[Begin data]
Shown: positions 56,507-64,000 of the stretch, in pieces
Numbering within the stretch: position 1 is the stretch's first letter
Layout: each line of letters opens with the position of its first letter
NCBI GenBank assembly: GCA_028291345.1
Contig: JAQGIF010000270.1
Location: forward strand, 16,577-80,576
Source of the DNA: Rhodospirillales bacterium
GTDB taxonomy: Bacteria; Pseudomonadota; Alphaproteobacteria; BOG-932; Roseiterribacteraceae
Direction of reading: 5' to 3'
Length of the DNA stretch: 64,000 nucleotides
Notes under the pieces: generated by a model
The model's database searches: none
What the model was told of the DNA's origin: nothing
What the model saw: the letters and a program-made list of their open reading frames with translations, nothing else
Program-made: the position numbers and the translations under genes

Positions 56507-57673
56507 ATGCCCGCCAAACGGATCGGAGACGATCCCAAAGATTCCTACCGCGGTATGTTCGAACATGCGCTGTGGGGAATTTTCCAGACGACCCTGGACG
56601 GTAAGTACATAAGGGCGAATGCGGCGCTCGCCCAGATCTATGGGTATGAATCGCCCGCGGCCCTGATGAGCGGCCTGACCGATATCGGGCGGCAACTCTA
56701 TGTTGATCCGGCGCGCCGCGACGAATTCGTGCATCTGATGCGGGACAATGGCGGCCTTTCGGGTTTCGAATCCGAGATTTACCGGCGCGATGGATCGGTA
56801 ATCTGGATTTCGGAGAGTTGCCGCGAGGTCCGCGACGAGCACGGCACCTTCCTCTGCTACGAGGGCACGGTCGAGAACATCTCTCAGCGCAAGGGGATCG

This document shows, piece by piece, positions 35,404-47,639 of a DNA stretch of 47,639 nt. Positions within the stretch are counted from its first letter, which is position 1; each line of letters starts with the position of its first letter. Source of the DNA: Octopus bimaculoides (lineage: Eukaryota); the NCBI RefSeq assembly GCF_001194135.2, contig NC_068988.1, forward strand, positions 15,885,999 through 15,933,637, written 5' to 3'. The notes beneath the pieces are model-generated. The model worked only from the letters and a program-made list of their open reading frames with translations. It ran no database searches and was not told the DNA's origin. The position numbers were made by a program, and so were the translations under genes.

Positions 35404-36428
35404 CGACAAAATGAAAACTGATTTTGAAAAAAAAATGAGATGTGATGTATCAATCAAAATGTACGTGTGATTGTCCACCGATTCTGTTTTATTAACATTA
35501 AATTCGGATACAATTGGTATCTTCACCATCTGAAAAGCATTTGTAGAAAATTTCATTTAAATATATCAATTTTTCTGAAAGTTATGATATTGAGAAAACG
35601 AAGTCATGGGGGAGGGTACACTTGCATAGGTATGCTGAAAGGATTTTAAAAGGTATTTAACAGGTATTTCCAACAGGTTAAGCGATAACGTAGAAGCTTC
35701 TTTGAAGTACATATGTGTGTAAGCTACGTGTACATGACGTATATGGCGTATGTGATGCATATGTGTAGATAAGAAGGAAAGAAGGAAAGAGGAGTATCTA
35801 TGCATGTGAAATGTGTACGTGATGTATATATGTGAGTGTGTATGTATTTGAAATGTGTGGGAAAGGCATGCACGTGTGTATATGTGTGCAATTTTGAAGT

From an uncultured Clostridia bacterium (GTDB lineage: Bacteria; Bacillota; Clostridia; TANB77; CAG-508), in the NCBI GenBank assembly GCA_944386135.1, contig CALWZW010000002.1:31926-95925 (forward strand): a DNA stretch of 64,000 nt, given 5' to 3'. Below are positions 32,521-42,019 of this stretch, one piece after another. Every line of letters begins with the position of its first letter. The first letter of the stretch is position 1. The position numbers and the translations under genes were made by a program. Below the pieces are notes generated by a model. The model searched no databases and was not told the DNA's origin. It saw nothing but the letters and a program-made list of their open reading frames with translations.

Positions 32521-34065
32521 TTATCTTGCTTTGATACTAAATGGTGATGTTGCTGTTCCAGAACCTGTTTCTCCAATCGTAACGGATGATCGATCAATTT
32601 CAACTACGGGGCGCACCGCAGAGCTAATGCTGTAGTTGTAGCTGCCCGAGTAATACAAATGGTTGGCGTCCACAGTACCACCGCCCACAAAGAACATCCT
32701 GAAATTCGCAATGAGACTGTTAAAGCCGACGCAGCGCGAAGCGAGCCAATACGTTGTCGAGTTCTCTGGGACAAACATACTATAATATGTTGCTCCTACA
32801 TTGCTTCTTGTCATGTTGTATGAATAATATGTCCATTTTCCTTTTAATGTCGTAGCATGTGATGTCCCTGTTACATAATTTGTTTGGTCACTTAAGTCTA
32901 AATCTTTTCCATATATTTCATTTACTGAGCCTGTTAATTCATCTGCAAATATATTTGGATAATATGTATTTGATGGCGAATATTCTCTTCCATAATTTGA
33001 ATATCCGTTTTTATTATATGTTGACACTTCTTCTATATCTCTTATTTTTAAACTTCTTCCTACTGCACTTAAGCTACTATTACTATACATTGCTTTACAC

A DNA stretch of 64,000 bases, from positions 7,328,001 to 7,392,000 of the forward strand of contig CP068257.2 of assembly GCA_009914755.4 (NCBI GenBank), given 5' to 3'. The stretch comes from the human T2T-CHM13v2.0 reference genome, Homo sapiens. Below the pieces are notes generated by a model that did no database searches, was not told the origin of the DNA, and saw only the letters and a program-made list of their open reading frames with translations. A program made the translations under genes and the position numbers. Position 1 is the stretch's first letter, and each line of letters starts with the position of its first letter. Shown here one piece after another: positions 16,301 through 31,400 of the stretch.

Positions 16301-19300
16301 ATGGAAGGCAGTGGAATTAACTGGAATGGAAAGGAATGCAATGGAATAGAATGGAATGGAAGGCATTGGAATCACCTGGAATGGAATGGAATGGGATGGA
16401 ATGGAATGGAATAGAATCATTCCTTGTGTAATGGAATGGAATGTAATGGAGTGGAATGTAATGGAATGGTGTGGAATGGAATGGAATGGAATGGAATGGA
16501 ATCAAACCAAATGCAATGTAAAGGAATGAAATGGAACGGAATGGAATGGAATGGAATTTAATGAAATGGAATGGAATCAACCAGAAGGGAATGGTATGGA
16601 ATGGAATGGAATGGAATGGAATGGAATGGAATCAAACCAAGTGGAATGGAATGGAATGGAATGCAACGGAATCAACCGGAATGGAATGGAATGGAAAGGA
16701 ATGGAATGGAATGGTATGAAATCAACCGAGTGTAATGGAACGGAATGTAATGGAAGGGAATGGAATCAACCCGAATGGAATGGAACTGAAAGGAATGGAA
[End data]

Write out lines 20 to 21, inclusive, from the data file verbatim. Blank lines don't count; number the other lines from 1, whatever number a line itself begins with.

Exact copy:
56801 ATCTGGATTTCGGAGAGTTGCCGCGAGGTCCGCGACGAGCACGGCACCTTCCTCTGCTACGAGGGCACGGTCGAGAACATCTCTCAGCGCAAGGGGATCG

This document shows, piece by piece, positions 35,404-47,639 of a DNA stretch of 47,639 nt. Positions within the stretch are counted from its first letter, which is position 1; each line of letters starts with the position of its first letter. Source of the DNA: Octopus bimaculoides (lineage: Eukaryota); the NCBI RefSeq assembly GCF_001194135.2, contig NC_068988.1, forward strand, positions 15,885,999 through 15,933,637, written 5' to 3'. The notes beneath the pieces are model-generated. The model worked only from the letters and a program-made list of their open reading frames with translations. It ran no database searches and was not told the DNA's origin. The position numbers were made by a program, and so were the translations under genes.